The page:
“This court believes the charges should inform (Furlong) of his alleged misconduct prior to trial, not AT the trail,” Michael’s ruling read. “When preparing the initial (criminal) complaints, the State did not believe Adam Gaw existed and based its allegation using that ‘fact’ as a predicate for the original complaint.

“The original complaint also contained an allegation that (Furlong) ‘knowing gave false information’ to a law enforcement office,” the judge added, when the local man named Gaw as the person who may have doctored the email.

Gaw is an independent construction contractor of modest means who lives in Manchester. Furlong has said that Gaw may have been among of group of contractors who were working in the Sunapee man’s home when the email message was sent out but he’s unsure.

Both Furlong and Gaw were originally arrested and charged in March 2017 but, in July the attorney general’s office set the original charges set aside and instituted the new ones, including two counts of illegally altering an email with the aim of influencing the results of an election (Class A misdemeanor) and one count of forgery (a Class B misdemeanor).

Gaw is still scheduled to go on trial on Nov. 14 in Newport District Court. He’s filed an official plea of not guilty with the court, but has also confessed several times that he’s doctored the email.

At an earlier hearing on his case, Lauren Breda, a public defender representing Gaw, indicated that if the charges against Furlong are dismissed, her client could ask the court to dismiss his charges based on the same legal issues.

This story first appeared in the InterTown Record weekly newspaper of Sutton, New Hampshire on November 7, 2017.

 

Judge to decide if New Hampshire man will again face election fraud charges

By Ray Carbone

NEWPORT – The question of whether a Sunapee man will again face criminal charges related to an election fraud case in his town will be determined by how a Newport District Court judge legally interprets his conduct during the incident.

“It’s an interesting case because we’re confronted with what constitutes conduct (according to the law),” commented Judge Gregory E. Michael at a hearing in his court last week.

Joseph Furlong was originally charged with illegally altering an email of another resident, and then sending it out to others, in an attempt to tilt a March 2016 school board election in his wife’s favor. Shortly before Furlong was scheduled to go on trial earlier this year, authorities withdraw the original charges and filed new ones, including forgery. As a result, Judge Michael dismissed all criminal charges, agreeing with Furlong’s attorney that the new ones were different enough from the first that there was not enough time to develop a proper defense.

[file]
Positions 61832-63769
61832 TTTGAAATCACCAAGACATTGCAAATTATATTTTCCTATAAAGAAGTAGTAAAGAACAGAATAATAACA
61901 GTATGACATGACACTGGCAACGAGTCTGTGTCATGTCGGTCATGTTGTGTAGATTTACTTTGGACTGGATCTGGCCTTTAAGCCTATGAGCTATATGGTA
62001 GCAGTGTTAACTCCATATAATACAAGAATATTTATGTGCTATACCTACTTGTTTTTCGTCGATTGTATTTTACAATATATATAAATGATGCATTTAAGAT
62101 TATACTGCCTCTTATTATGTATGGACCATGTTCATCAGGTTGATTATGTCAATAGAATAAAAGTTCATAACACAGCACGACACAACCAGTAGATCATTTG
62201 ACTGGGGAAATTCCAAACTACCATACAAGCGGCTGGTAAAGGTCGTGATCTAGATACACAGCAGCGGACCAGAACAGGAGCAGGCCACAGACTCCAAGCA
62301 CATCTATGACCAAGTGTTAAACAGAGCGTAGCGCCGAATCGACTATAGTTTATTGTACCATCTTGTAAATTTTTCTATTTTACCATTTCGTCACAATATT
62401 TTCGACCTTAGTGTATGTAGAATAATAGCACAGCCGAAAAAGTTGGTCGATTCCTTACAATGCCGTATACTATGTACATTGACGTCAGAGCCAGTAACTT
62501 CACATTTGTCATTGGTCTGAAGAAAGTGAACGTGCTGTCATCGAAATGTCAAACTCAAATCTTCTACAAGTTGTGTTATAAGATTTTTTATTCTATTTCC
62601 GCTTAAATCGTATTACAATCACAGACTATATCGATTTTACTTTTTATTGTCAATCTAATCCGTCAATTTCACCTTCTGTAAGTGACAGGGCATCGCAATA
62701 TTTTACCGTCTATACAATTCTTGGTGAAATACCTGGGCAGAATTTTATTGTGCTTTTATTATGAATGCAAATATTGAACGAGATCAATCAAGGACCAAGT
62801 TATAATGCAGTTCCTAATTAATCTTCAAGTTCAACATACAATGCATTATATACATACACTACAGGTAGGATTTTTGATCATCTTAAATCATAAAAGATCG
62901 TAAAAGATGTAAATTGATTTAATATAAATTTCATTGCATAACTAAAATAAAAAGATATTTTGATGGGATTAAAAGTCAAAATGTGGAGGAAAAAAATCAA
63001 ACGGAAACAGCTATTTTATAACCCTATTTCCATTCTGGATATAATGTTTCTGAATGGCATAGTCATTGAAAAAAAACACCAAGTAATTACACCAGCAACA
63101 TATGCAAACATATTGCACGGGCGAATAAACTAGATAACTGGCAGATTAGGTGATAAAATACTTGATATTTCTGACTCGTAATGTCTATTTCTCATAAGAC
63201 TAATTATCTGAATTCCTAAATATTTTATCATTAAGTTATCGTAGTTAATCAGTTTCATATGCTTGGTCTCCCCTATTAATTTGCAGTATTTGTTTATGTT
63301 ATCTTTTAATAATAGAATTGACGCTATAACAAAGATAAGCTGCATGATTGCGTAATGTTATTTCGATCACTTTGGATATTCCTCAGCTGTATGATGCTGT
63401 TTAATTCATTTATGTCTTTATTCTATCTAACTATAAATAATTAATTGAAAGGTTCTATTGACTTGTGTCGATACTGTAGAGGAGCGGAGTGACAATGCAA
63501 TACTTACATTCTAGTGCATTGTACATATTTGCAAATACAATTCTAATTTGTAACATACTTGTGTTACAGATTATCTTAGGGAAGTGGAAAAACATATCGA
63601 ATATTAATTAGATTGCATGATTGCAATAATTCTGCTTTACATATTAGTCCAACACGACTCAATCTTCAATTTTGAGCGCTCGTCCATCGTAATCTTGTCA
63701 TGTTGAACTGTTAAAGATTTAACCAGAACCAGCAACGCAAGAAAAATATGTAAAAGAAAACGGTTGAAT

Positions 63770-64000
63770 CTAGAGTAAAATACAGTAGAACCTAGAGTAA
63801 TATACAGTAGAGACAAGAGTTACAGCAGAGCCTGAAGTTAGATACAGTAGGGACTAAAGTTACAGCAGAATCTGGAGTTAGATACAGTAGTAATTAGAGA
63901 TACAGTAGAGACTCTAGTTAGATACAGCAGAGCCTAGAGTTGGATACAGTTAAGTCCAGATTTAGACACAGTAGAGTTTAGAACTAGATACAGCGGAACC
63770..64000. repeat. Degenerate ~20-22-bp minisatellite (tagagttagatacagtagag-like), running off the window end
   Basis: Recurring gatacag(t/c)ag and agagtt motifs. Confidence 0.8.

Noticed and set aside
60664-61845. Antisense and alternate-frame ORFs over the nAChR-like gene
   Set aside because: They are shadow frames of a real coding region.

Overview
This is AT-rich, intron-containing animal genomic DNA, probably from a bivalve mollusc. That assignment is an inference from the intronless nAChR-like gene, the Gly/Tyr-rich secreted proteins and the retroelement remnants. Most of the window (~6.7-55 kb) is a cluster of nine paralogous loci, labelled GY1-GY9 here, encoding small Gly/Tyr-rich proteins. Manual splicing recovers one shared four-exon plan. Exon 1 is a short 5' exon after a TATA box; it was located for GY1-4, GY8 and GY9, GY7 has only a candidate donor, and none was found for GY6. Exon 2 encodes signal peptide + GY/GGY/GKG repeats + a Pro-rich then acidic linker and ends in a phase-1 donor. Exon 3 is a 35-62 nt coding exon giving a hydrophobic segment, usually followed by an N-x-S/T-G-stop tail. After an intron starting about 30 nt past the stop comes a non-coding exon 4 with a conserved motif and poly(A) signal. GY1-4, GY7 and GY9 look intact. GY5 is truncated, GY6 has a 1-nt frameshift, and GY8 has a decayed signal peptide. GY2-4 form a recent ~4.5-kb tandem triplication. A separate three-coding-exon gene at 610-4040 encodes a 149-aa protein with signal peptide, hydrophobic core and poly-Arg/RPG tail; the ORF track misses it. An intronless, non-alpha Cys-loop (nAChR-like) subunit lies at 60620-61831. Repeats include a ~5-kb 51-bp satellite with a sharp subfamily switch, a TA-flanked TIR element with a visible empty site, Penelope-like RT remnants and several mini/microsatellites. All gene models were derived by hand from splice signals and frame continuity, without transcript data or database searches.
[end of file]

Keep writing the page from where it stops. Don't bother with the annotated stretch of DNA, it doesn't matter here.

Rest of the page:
At last week’s hearing, Judge Michael agreed to reconsider his decision based on a formal request from the New Hampshire attorney general’s office.

(Furlong’s attorney) said that authorities could have done a more thorough investigation initially and that part of the reason for a statute of limitation is to discourage insufficient police work.

James Vera, an associate attorney general, argued that changing the specific criminal charges against Furlong didn’t alter the conduct that implicated him in the criminal behavior. “The state has added no facts that are different (in the new charges),” Vera told the judge. “The arguments are the same and the facts are the same.”

James Rosenberg, Furlong’s attorney, said that since the charges were altered, his defense had to be altered, and that the judge was right in his initial decision to dismiss them because the statute of limitations had run out.

“This is not the same conduct,” Rosenberg said, noting that the original charges did not include information about an alleged accomplice as the later ones did. “You can’t escape the way the state set forth the charges. The state declared, you’re acting alone.”

“Somebody hit the button (to send the email),” Judge Michael commented, adding that whether Furlong actually pushed the “send” button or otherwise played a prominent role in the altered email incident might not be especially significant. “He may have encouraged it or otherwise set in motion,” the judge said, reviewing the state’s argument.

Rosenberg said the original charges indicated that Furlong had “invented” the alleged accomplice as a way to dodge responsibility. He said that authorities could have done a more thorough investigation initially and that part of the reason for a statute of limitation is to discourage insufficient police work.

The central issue is how the court interprets Furlong’s specific conduct, the judge said. If it is basically the same as what’s outlined in the original charges, then the Sunapee man did have enough time to mount a defense and the charges will be reinstated. If not, the court’s dismissal of all charges will stand.

“I’m going to think about this,” Michael added at the hearing’s conclusion. “I’m going to try to be fair, knowing that one side won’t be happy (with my decision).”

The judge said he would issue his ruling as soon as possible.

This story first appeared in the InterTown Record weekly newspaper in Sutton, N.H. on Tuesday, Oct. 24, 2017.